what would you do? - page 2
Ok hypothetical question here... lets say you go into a patients room right after report and you find the pt not breathing and no pulse you have no idea how long they have been like this do you call... Read More
Dec 29, '06Occupation: chemo Specialty: med/surg, ortho/neuro, ambulatory surg ; Joined: Jul '05; Posts: 279; Likes: 3thanks for the replies I just didnt know like if they have been dead for a long time if everyone would get mad if you called a code. I found it interesting however that out of the 6 nurses I asked at work NONE of them knew the definant answer, they all said "I don't know maybe call a code or just call for the charge if they are REALLY dead."
Dec 29, '06Joined: Oct '06; Posts: 116; Likes: 69One of the first questions to ask during clinicals in the nursing home is how do they designate DNR pt's. One home that I worked at had small red hearts by the Code pt, and nothing by the DNR's. In first semester hospital clinicals we wrote the pt up prior to the day of care and that was one important piece of info. we had to know. If in doubt go for Code. I'll deal with the ramifications of starting life-saving measures on a pt that is DNR, rather than allowing someone to die from indicision. If you do nothing, you have basically acted as though the pt was DNR and sentenced them to death. This is one place where knowing details about your pt is really important.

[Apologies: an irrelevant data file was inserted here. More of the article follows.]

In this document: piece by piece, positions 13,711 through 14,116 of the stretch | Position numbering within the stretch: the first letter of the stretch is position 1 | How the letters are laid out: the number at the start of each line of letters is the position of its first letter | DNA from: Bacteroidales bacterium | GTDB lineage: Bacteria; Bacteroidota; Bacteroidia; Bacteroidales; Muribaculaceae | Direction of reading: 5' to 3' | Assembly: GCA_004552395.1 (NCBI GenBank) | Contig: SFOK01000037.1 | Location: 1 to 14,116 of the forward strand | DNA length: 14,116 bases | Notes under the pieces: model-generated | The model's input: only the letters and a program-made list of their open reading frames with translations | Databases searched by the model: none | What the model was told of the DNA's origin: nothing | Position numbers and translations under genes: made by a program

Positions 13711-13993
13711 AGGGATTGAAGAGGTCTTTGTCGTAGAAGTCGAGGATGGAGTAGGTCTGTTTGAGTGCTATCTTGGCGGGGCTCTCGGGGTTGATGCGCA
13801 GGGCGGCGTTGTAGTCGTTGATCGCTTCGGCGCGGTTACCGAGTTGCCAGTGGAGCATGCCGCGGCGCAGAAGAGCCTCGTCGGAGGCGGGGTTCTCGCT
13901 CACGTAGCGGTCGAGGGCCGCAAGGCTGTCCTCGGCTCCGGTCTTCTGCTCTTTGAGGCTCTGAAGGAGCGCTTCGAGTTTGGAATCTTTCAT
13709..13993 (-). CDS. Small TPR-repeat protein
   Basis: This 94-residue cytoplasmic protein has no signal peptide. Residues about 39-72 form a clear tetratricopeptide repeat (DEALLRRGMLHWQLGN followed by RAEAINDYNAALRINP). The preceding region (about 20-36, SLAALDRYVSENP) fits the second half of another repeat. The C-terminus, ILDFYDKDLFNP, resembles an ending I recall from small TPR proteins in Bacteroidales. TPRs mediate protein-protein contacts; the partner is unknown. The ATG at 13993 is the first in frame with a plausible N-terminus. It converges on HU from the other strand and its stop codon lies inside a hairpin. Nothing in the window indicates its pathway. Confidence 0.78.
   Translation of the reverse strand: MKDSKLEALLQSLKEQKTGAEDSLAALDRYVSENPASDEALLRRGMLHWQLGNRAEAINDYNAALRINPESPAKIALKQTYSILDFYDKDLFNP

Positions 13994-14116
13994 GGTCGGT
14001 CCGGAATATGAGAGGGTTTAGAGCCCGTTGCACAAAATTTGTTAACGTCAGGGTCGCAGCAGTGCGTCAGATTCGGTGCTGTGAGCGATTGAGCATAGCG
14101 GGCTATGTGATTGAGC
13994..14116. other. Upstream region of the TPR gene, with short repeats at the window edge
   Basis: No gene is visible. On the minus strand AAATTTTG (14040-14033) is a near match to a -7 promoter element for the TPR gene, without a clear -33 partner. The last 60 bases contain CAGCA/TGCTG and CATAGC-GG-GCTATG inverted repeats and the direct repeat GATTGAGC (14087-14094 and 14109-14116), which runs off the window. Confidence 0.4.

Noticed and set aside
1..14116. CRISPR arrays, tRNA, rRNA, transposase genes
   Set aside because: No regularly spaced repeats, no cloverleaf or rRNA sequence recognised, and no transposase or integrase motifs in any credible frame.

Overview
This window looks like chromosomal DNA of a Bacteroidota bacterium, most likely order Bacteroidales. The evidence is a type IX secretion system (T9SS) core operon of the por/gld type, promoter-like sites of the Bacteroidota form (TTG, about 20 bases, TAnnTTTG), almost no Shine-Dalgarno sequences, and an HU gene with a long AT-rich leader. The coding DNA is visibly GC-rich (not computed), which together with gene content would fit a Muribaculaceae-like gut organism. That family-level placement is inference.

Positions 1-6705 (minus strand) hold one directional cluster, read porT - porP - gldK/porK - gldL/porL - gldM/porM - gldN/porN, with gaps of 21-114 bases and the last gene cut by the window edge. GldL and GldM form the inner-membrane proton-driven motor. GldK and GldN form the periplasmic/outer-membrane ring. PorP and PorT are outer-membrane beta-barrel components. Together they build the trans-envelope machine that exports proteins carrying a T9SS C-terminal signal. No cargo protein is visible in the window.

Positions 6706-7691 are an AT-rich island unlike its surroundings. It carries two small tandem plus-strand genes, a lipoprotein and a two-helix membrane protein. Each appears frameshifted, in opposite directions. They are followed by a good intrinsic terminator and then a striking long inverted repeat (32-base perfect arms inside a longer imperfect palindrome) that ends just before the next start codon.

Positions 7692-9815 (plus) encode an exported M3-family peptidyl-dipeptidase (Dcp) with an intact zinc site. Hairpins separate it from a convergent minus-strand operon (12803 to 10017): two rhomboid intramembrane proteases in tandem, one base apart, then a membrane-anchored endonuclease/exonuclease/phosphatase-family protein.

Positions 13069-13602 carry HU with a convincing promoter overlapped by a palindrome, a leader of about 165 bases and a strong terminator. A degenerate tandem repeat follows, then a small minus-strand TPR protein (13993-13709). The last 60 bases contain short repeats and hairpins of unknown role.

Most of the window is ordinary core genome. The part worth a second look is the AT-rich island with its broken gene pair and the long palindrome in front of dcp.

Dec 29, '06Occupation: RN (OBGYN) Specialty: OBGYN, Neonatal ; Joined: Jun '04; Posts: 728; Likes: 58If you know the DNR status then go with it - if its DNR then don't start cpr but if you don't know the code status or if they are not dnr then call a code and do what you can. If they are obviously dead you still need to call someone...
Now...about those donuts?!
Dec 29, '06Specialty: 2 year(s) of experience in Emergency ; From: CA ; Joined: May '05; Posts: 558; Likes: 109At the nsg home my mother worked at as a CNA, if someone had obviously died in the middle of the night (and wasn't DNR) they were supposed to call a code, and call 911. When the paramedics arrived, they would try working but often just called it (usually no doc on site in the AM to call it themselves). Then the funeral home was called to pick up the body.
My answer: Call the code, work it, and follow policy. Next time you're at work look it up and maybe print it out for others to read.....a little extra education for those who couldn't answer your question can't be a bad thing.
Dec 29, '06Joined: May '02; Posts: 5,147; Likes: 9,473If you don't know their code status, call the code and start. If they're "really dead" you won't change anything; if they come back, well there you go. (Cold and in rigor mortis makes CPR really difficult :spin
Delaying calling a code is the worst thing you can do, because as you know, early defibrillation is what saves people.
Dec 29, '06Occupation: CNA Joined: Dec '06; Posts: 254; Likes: 9If the patient was a DNR then you really can't do anything except notify the proper personel.
If the patient wasn't a DNR then you call a code and start CPR. Because chances are if the person didn't agree to a DNR then they probably want to live.
Regardless of how long you think the person hasn't been breathing, if the person isn't a DNR then you call a code and start CPR.